Amino acid and amino sugar yields and compositions as indicators of dissolved organic matter diagenesis
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Microbial decomposition experiments were used to characterize changes in the amino acid and amino sugar yields and compositions of natural marine substrates during early diagenesis in seawater. On average, 63% of added carbon and 68% of added nitrogen were removed within the first 30 days of decomposition. In all cases, amino acid utilization accounted for a substantial fraction of the removed C and N. Carbon-normalized amino acid yields decreased to less than 50% of their starting values and most of this change occurred within the first 10 days of decomposition. Increases in the concentrations of amino sugars and decreases in the GlcN:GalN ratio in particulate organic matter (POM) illustrated the significance of microbial production during the decomposition of added substrates. Changes in the mol % composition of amino acids during early diagenesis were substantial but highly variable with substrate. Previous survey data collected from the same region were used in conjunction with the experimental data to investigate the utility of several established amino acid-based indices of organic matter diagenesis. This comparison showed that a combination of these degradation indexes is most effective for describing the diagenetic state of dissolved organic matter (DOM). Carbon-normalized amino acid yields were found to be the most effective indicator for early diagenesis. Relative abundances of amino acids were effective indicators of intermediate stages of diagenesis and the mol % composition of the non-protein amino acid γ-Aba (γ-aminobutyric acid) was an effective indicator of advanced DOM diagenesis. © 2008 Elsevier Ltd. All rights reserved.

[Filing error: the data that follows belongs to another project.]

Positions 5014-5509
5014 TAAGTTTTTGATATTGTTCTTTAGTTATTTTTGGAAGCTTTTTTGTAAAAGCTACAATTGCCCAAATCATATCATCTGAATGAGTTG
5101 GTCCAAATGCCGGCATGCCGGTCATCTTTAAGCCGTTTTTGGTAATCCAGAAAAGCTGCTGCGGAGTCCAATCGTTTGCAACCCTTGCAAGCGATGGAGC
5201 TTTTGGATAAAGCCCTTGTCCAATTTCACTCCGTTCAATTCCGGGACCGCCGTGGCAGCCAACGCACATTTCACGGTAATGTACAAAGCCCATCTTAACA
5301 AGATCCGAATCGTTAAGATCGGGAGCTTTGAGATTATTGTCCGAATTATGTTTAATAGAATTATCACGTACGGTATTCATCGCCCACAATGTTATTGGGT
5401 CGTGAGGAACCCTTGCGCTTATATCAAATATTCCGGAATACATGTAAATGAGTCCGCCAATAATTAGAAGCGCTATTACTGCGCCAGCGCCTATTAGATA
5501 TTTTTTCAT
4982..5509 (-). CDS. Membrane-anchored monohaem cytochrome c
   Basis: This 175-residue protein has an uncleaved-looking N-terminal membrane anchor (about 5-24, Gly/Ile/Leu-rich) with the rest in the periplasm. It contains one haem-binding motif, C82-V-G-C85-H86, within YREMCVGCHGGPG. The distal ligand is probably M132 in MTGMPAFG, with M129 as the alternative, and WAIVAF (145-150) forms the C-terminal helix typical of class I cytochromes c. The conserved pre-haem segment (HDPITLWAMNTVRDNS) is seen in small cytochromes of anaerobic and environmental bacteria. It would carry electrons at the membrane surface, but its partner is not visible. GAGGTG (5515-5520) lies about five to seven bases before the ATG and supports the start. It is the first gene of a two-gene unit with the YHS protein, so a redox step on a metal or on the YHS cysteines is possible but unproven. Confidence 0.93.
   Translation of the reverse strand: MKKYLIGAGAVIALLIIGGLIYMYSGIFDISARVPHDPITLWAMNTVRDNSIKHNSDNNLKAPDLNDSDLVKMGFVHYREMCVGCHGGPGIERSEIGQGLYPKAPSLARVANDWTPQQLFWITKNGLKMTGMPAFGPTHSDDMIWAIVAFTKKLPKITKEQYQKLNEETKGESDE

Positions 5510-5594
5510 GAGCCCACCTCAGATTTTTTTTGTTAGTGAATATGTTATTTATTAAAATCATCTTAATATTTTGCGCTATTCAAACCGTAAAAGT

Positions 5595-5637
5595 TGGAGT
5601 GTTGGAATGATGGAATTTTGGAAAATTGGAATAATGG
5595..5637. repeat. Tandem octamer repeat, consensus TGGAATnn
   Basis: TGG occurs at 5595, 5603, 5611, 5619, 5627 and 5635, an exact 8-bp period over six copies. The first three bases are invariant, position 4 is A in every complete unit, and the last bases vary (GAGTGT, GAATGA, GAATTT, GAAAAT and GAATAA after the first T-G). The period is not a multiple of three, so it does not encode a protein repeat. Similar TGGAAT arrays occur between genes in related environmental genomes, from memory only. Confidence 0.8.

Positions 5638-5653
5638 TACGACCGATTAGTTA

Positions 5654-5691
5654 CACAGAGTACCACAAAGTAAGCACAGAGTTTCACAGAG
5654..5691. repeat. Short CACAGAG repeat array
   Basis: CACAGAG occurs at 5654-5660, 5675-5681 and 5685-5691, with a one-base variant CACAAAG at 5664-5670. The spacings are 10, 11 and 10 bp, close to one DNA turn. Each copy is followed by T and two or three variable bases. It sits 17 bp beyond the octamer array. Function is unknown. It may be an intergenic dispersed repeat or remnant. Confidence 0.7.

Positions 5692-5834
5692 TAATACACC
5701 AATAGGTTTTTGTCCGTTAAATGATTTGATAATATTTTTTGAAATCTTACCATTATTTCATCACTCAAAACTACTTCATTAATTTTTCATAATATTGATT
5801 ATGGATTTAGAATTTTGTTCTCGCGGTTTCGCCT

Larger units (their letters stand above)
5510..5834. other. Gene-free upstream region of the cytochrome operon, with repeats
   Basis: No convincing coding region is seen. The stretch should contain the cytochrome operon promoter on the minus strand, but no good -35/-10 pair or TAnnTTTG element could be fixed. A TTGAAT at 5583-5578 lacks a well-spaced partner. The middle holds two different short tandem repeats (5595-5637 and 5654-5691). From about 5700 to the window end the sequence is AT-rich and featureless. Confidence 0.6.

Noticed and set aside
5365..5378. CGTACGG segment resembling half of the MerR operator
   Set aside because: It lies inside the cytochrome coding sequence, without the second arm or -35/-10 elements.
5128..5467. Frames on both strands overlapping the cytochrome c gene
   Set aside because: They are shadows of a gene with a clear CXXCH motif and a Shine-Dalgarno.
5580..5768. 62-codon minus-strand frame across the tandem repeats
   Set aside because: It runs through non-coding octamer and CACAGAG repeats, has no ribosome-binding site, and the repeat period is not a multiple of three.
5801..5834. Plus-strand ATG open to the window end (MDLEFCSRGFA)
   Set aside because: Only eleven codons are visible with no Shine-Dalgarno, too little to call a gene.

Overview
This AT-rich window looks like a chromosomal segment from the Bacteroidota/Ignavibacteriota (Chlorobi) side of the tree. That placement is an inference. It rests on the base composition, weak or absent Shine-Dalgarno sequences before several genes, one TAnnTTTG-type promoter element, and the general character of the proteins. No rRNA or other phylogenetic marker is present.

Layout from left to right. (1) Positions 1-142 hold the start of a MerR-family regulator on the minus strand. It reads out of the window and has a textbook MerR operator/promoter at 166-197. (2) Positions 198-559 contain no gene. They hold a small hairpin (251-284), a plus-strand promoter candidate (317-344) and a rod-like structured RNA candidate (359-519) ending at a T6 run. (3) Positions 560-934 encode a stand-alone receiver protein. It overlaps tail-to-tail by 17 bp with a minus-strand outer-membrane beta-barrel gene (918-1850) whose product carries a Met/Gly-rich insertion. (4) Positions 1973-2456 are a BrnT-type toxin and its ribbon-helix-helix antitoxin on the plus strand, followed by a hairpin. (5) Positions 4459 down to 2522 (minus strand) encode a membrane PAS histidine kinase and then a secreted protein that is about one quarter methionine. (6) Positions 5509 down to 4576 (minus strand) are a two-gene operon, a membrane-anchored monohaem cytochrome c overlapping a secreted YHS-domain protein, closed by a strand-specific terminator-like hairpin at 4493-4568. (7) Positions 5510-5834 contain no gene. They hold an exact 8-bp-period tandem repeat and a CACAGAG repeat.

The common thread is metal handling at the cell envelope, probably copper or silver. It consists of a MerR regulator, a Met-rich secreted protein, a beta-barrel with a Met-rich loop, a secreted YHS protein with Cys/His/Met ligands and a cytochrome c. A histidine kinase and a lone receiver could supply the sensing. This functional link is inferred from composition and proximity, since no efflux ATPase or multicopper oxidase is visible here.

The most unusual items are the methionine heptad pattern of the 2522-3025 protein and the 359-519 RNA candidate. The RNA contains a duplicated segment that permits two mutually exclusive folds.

author list (cited authors)
Davis, J., Kaiser, K., & Benner, R.